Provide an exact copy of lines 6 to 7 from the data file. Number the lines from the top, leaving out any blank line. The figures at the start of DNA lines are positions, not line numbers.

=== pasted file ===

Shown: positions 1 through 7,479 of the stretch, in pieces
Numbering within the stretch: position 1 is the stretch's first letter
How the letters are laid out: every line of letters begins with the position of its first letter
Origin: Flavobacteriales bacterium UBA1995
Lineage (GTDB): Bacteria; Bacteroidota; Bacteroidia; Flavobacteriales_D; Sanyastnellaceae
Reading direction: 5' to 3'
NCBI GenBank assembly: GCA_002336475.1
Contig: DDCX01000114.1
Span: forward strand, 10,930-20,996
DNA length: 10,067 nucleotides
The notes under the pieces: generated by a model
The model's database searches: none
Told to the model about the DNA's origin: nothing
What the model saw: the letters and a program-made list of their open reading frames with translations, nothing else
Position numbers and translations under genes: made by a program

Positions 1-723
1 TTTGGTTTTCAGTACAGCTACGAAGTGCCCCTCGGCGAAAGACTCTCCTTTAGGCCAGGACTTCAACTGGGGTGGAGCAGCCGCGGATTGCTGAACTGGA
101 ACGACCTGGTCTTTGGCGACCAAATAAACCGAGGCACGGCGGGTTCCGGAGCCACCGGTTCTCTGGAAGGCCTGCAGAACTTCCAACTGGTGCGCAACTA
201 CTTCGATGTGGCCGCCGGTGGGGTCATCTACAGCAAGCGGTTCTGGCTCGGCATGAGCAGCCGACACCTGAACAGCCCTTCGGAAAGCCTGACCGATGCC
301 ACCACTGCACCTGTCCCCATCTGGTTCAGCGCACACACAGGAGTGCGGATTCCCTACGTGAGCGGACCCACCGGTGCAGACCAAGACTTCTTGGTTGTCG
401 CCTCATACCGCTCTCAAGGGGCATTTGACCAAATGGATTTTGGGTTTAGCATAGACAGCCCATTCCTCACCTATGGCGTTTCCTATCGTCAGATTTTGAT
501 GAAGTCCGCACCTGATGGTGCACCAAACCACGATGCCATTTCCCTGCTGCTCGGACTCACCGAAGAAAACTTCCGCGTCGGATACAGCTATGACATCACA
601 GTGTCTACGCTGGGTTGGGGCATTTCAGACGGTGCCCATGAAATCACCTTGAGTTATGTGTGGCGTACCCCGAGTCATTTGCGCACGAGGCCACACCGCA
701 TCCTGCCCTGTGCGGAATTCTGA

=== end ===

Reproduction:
Reading direction: 5' to 3'
NCBI GenBank assembly: GCA_002336475.1